The Complexity of Concussion Management in Youth Ice Hockey : A Qualitative Analysis Black, Amanda M.; Omu, Onutobor; Brussoni, Mariana; Emery, Carolyn A.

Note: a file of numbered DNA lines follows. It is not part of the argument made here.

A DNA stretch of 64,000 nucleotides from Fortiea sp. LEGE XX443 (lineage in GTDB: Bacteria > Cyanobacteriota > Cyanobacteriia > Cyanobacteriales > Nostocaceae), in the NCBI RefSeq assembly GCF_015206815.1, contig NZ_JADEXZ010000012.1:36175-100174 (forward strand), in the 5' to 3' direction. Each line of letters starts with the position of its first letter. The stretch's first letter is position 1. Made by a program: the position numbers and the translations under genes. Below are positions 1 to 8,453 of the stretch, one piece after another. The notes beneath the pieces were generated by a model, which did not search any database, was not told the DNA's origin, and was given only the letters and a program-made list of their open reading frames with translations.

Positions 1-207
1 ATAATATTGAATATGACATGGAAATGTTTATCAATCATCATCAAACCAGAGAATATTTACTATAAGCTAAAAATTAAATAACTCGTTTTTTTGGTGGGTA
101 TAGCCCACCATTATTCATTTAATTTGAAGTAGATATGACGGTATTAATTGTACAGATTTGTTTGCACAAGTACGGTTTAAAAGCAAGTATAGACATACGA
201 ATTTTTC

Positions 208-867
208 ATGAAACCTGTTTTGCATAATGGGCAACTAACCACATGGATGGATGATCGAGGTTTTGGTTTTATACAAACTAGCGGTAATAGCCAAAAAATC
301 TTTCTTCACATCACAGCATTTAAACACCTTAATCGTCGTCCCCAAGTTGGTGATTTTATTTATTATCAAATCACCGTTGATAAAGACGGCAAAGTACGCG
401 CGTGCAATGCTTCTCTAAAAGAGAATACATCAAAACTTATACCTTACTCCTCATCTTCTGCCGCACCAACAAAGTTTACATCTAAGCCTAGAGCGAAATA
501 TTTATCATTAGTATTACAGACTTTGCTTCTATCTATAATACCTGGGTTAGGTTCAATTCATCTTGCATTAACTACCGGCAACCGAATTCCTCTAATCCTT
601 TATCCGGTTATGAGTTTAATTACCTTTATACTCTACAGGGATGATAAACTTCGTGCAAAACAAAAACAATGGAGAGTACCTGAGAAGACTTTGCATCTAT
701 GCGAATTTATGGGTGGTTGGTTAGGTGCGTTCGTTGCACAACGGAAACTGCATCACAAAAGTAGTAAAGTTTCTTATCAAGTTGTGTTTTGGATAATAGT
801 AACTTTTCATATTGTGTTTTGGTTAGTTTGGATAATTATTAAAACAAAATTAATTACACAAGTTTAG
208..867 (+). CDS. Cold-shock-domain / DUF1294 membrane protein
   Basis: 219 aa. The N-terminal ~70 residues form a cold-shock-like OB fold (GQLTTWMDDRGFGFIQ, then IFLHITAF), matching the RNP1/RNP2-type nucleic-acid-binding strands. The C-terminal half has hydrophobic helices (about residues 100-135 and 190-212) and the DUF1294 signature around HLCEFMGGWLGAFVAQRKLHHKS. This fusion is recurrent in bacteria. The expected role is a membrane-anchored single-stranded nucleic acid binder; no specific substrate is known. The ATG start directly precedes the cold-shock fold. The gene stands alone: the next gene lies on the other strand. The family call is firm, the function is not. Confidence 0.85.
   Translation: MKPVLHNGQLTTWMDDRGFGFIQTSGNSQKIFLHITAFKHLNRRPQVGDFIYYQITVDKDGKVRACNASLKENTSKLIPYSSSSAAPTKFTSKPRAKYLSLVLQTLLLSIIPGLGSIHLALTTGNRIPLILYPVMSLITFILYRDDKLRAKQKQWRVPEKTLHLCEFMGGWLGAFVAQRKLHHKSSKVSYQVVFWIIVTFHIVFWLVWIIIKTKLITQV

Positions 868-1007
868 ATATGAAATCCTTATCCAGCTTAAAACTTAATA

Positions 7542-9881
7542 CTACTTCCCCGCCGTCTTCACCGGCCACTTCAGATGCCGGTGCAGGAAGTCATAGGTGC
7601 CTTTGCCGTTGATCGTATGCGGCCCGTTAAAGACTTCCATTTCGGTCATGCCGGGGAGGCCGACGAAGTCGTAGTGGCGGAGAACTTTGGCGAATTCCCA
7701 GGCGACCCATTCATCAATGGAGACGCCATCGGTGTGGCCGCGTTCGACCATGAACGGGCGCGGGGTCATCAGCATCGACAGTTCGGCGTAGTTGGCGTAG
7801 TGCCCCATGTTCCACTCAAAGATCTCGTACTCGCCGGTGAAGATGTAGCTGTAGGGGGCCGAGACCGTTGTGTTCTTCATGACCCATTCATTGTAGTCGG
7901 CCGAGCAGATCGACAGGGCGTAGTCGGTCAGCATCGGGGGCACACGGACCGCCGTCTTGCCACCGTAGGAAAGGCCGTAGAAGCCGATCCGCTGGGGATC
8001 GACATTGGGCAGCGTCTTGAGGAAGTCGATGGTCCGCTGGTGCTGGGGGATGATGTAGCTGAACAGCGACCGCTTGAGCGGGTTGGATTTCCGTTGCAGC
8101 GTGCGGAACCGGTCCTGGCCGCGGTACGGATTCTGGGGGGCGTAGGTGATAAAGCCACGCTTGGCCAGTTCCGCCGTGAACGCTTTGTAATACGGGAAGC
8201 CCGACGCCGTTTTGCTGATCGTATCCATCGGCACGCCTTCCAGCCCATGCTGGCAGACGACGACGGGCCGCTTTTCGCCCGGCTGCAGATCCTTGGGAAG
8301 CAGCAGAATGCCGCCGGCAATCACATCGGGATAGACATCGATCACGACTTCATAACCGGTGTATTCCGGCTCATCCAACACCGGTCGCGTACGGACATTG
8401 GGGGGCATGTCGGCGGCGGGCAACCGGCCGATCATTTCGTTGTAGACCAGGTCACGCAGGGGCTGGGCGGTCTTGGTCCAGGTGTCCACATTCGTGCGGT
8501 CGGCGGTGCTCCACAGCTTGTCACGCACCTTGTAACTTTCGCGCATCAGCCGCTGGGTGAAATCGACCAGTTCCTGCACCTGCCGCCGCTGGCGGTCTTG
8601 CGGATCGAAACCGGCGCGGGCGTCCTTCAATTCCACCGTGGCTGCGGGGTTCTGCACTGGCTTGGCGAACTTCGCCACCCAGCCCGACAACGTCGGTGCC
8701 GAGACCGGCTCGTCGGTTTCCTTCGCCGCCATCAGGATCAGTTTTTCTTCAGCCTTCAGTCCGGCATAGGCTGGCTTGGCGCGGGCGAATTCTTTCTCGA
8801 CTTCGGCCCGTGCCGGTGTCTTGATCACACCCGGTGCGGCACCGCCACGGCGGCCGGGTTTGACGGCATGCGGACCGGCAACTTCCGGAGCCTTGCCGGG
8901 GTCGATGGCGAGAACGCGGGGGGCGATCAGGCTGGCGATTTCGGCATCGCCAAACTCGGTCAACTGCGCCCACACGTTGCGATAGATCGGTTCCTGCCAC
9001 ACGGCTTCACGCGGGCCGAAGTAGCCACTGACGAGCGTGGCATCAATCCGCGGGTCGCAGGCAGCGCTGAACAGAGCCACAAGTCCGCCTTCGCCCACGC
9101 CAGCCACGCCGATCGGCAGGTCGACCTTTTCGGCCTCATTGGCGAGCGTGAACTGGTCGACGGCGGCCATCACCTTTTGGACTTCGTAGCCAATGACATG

Purpose: Although the public’s level of concussion awareness is increasing, there are still instances where youth play through concussion symptoms and where parents do not take their child with a suspected concussion to a physician for assessment and clearance. This study uses qualitative methodology to explore parent and coach experiences with concussion management in youth ice hockey and highlights potential barriers and facilitators to a coach removing a player from play due to a suspected concussion and parents taking their child to see a physician. Methods: Twenty-four hockey parents and coaches from Calgary participated in semi-structured interviews that explored participants’ experience with managing hockey concussion. Using thematic analysis, key barriers and facilitators to coaches appropriately removing a player from play and parents taking their child to see a physician were identified. Results: Some barriers to a coach removing a player from a game included not having the ability to perform an assessment in their role as coach and relying on the player to report their symptoms. An obvious severe mechanism of injury and established association protocols were identified as facilitators to a coach removing a player with a suspected concussion from play. Some barriers to physician follow-up included parents’ beliefs that the concussion symptoms were not severe and physician availability. Conclusions: Coaches, parents and players play a vital role in facilitating identification and appropriate concussion management. While further education of coaches and parents is indicated, it is important to also consider contextual factors that interfere with concussion management decisions.
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